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Southern Theater 1775 - 1779

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While many early colonial grievances with the British were focused in New England, troubles persisted elsewhere. In Virginia, Tories and Whigs were at each other’s throats. At the Battle of Great Bridge, in December of 1775, a Tory force attempted to destroy a Whig force before they reached Norfolk, Virginia. The battle was a precursor for later conflict between the two groups. After failure at Saratoga in October 1777, British military strategists turned their focus to the South instead of putting energy into the lost cause of the North. The South was seen as a Loyalist hot spot. However, Patriot forces were no joking matter in the region. At the Battle of Port Royal Island in February of 1779 a mixed Patriot force defeated British regulars in battle, and in doing so temporarily halted British advance inland from their coastal holdings. Not long after, on February 14th, Patriots under General Andrew Pickens attacked and defeated a much larger Loyalist force at the Battle of Kettle Creek. By September, the Americans’ French allies were playing a significant role in the South. At the Battle of Savannah American-Franco forces attempted to retake the British-controlled city but failed to dislodge British defenders and abandoned the attack, leaving Savannah in British hands until the war’s end.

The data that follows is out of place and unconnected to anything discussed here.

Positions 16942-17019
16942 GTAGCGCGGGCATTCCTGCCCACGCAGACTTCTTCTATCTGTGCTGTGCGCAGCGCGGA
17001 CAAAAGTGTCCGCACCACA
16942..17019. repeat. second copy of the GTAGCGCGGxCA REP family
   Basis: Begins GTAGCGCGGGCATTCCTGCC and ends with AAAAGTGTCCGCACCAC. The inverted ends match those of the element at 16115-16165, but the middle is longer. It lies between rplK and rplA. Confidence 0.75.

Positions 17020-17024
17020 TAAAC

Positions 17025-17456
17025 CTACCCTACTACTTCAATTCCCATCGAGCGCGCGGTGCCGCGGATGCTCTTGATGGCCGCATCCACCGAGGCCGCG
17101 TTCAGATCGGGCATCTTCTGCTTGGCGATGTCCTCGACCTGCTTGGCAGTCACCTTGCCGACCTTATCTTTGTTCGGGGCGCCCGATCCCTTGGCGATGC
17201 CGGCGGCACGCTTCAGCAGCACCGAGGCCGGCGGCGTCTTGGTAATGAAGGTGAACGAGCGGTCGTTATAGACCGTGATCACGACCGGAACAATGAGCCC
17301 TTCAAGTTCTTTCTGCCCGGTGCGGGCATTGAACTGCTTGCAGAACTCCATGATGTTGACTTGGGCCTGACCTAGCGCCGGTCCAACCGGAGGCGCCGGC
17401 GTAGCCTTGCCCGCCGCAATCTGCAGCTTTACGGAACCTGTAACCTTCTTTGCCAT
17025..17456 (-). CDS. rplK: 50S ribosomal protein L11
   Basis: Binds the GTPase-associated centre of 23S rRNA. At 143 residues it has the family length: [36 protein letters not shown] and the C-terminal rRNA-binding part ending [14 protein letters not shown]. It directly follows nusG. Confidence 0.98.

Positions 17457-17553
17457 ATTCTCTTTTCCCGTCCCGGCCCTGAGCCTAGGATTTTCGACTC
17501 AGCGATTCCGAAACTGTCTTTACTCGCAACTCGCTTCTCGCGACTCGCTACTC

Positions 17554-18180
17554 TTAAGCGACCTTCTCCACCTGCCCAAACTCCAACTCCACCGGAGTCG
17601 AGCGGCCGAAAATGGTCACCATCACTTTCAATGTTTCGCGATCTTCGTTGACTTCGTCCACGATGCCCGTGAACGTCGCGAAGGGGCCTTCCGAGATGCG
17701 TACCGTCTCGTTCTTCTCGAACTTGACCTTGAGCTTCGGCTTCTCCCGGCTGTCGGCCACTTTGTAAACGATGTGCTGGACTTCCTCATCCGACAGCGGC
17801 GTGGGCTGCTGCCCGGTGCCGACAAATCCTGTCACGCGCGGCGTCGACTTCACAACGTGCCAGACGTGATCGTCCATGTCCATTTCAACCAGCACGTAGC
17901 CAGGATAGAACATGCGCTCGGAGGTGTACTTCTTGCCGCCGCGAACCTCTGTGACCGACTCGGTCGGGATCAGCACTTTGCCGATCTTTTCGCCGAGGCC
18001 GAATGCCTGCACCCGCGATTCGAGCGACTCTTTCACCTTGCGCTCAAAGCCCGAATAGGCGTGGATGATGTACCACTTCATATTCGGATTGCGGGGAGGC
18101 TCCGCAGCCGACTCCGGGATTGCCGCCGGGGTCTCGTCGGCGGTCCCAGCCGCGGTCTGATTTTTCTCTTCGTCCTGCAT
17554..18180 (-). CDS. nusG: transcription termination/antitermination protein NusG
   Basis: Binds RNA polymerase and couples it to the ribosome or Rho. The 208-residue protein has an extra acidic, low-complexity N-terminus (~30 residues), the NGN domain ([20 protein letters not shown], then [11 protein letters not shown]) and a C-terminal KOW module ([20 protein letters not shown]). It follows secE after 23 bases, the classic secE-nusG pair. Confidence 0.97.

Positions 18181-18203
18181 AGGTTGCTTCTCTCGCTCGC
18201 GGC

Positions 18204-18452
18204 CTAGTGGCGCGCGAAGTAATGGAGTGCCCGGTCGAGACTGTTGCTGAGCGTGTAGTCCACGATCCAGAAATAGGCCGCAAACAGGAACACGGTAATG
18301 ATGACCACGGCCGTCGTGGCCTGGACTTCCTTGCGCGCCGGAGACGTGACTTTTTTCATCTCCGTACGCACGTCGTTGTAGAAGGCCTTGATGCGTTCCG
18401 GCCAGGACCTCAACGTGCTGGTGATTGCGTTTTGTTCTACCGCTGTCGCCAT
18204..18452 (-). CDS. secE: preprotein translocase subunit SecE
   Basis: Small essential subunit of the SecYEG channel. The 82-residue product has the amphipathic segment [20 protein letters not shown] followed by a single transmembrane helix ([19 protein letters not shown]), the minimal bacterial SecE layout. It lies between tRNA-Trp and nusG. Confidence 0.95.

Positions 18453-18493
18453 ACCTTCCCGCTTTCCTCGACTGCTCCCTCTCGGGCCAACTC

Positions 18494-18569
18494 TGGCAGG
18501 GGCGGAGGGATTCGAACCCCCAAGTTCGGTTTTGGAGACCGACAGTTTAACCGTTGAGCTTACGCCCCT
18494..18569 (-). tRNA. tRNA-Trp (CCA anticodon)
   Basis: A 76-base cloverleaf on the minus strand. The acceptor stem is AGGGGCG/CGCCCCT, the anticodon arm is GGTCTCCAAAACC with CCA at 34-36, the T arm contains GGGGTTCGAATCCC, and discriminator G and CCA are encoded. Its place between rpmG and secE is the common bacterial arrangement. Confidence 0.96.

Battlefields Today
Many battlefields are already preserved and restored to their 18th and 19th Century state. Many are also open to visitors by national, state and local battlefield park organizations. For information on how to visit the site of one of America's early battles, visit our Battlefields Section.